SACKVILLE (CUP)—The walking distance between Evans, Georgia and the Canadian Interuniversity Sport (CIS) head offices in Ottawa is roughly 1,679 km. On Nov. 29, 2012, the foot of Simon Fraser University (SFU) men’s soccer player Carlo Basso sent a shockwave this distance in just a matter of a few seconds.

That moment was the lone goal scored by SFU in a 3–1 semi-final loss to Saginaw Valley State at the National Collegiate Athletic Association’s (NCAA) Division II Men’s Soccer championship, held in Evans this fall. SFU’s success in men’s soccer and other sports this year, as the first Canadian school in the NCAA, has raised questions about what other Canadian schools could make similar jumps in the coming years.

With an overall membership listed on their website as 1,273, the NCAA easily outnumbers the CIS in size. CIS President-Elect Gordon Grace admitted during a phone interview, “If you’re talking about football we [the CIS] would never have a chance.” He did go on to mention that in some sports, CIS schools would be able to compete with some of the top NCAA schools.

Both organizations have produced their fair share of top talent. In professional sports several hockey player’s paths to the National Hockey League (NHL) has gone through the CIS and NCAA. NHL goaltender Ryan Miller won the 2001 Hobey Baker Award (the top honour for a NCAA men’s hockey player) during his time at Michigan State University. 2002 Olympic Gold Medalist Paul Kariya accomplished the same feat as a member of the University of Maine back in 1993.

Before NHL head coach Mike Babcock made headlines as a Stanley Cup winner and Gold Medal winning coach, he won the 1993–94 University Cup with the University of Lethbridge. For on-ice talent, the CIS has taken on the role of developing players that might still be rough around the edges after stints in Major Junior Hockey. Players like current Washington Capitals forward Joel Ward (University of Prince Edward Island) and Philadelphia Flyers enforcer Jody Shelly (Dalhousie) have enjoyed successful careers so far in the NHL, even after taking the CIS route.

On the amateur sport side, Canada’s only Gold medalist from the 2012 Olympic Games, trampolinist Rosie MacLennan found success while going to the University of Toronto. Another Canadian Olympian, high jumper Derek Drouin, won a bronze medal after a 36 year drought. Drouin’s claim to fame before London was that he was also a three-time NCAA Division One champion, competing for Indiana University.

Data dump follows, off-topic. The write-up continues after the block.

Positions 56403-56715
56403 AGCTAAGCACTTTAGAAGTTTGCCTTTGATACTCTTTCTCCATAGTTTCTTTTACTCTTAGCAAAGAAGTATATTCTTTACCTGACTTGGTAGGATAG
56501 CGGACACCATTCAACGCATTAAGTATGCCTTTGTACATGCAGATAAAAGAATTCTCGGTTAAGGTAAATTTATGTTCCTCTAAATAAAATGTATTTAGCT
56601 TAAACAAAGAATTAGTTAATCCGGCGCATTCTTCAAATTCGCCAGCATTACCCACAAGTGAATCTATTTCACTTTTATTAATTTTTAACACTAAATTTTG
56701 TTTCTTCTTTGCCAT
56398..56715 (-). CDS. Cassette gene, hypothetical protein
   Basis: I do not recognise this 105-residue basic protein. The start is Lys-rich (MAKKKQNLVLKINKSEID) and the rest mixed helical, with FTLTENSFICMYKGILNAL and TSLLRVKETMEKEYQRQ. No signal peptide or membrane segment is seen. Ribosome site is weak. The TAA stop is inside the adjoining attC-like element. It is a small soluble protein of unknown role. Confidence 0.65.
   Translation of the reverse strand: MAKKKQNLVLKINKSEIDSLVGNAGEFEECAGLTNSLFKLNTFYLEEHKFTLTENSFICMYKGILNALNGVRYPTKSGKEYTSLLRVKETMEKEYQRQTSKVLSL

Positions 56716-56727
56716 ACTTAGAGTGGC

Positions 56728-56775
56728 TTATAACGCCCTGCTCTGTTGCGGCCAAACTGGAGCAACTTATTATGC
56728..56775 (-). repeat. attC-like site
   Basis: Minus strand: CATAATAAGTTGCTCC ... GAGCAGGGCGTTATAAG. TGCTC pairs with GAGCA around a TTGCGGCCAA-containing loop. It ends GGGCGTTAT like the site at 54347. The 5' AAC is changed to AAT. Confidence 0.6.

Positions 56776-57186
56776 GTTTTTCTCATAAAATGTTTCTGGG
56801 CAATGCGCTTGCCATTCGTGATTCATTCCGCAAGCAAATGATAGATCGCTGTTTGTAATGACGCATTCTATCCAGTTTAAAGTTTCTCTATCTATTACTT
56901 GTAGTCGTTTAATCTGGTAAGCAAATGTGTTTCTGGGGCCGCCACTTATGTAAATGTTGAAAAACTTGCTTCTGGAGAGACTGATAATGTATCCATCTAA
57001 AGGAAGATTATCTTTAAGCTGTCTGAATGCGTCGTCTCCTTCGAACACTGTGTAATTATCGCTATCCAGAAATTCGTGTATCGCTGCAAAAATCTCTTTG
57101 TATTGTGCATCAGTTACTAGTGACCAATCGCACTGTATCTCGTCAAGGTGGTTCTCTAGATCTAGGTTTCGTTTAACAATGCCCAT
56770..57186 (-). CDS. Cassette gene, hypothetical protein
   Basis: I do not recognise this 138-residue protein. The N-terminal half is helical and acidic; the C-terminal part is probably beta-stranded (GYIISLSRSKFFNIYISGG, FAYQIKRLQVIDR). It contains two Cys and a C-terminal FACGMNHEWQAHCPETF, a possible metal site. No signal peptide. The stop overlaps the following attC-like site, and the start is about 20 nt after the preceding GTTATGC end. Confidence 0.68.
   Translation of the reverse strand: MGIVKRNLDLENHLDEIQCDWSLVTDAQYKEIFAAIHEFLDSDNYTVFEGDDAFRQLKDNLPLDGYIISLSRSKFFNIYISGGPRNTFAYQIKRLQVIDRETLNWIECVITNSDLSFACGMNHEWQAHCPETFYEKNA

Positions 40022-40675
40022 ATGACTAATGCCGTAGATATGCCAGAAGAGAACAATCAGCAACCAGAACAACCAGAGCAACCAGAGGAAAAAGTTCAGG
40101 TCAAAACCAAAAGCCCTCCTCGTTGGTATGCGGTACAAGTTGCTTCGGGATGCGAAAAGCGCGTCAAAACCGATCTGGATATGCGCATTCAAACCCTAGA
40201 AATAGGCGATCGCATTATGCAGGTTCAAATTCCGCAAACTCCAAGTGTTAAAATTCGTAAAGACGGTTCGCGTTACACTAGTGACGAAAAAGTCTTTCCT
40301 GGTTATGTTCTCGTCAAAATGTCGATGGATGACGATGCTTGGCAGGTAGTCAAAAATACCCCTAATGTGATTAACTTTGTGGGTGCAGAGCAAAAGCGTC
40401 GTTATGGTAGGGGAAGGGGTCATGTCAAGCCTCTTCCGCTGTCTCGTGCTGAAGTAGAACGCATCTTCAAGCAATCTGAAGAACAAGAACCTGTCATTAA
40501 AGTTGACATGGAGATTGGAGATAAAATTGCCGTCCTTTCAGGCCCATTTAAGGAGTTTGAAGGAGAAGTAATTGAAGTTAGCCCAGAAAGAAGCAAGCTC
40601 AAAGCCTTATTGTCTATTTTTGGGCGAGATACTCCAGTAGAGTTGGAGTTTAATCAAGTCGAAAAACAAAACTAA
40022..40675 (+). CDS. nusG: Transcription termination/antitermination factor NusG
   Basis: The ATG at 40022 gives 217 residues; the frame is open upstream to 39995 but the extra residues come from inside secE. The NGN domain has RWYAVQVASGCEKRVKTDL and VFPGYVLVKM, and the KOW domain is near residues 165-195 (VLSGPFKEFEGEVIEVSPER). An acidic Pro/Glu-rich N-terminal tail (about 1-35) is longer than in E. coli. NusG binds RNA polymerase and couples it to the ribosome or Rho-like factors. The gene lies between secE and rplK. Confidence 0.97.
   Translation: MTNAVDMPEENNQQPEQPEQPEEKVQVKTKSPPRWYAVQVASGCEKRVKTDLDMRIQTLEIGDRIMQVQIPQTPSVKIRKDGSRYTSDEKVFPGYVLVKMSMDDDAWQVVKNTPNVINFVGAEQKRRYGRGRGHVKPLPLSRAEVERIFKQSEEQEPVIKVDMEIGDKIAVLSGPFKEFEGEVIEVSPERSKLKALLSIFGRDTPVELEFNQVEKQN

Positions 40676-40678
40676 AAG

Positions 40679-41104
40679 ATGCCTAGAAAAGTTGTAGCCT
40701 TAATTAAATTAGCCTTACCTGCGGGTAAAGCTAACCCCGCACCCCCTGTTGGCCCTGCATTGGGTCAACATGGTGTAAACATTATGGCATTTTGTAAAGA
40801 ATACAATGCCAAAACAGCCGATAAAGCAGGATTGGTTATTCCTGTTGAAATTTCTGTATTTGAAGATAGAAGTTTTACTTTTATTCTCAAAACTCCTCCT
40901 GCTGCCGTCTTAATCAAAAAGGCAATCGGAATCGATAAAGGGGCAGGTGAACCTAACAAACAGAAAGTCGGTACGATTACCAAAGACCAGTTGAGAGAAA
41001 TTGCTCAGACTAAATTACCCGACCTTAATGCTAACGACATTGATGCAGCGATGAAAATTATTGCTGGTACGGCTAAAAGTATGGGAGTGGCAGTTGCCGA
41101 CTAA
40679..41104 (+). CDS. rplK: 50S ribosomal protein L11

Despite the size difference, Grace conceded that “a lot of CIS university’s could do it if they chose to do it.” Despite this vote of confidence one of the schools considering making the jump to the NCAA, the University of British Columbia (UBC), declined to do so back in 2011. The decision was made back then by current UBC President Stephen Troop citing his school’s, “proud history within the CIS” in an article filed by The Ubyssey. 

The one main attraction of being associated with the NCAA as opposed to the CIS is the dollar sign attached to it. Andrew Bucholtz, editor of Yahoo! Sports Canada’s 55-Yard Line Canadian football blog, and a devout follower of university football, weighed in on the topic by email. “A non-successful Division III team really doesn’t do much for a school, but even a bad Division I FBS [Football Bowl Subdivision] power-conference team still can draw tons of fans, big television games, and plenty of money.”

When comparing dollar signs between the organizations, the results are staggering. Entertainment and Sports Programming Network (ESPN) announced last summer that they would shell out eighty-million dollars each year between 2015 and 2026 for broadcast rights to the Rose Bowl, one of the NCAA’s premier football games.

Grace bluntly admitted that this would simply not happen in Canada. “We know we have to get better but at the same time we have to be realistic about who our competition is,” he comments. He went on to elaborate that instead of constantly comparing schools in the CIS to those of similar stature in the NCAA that the focus should be on developing the product with a focus on Canada.

Grace made it clear that he is committed to the CIS brand. He mentioned that schools in Canada “at times…undersell the opportunities in the CIS.” Both the CIS and NCAA have sustainable legacies with several success stories on either side. However, some schools in the CIS may feel like a large fish in a small pond.

Despite this, Bucholtz expects that the case of SFU will be an isolated one. “[The] CIS has shifted enough to address most of the concerns of other schools that were thinking about following suit, though, so it seems likely Simon Fraser’s going to be the only Canadian school in the NCAA for a while.”

For most athletes, the choice can often come down to some large variables such as, money, playing time, or academics. Grace fully encouraged any Canadian who may have a chance to play football at school like Alabama or basketball at a school like Duke, to take advantage of the rare opportunity.

At the end of the day, Grace placed the decision in the hands of the student-athlete. “What’s the best fit for you,” he says.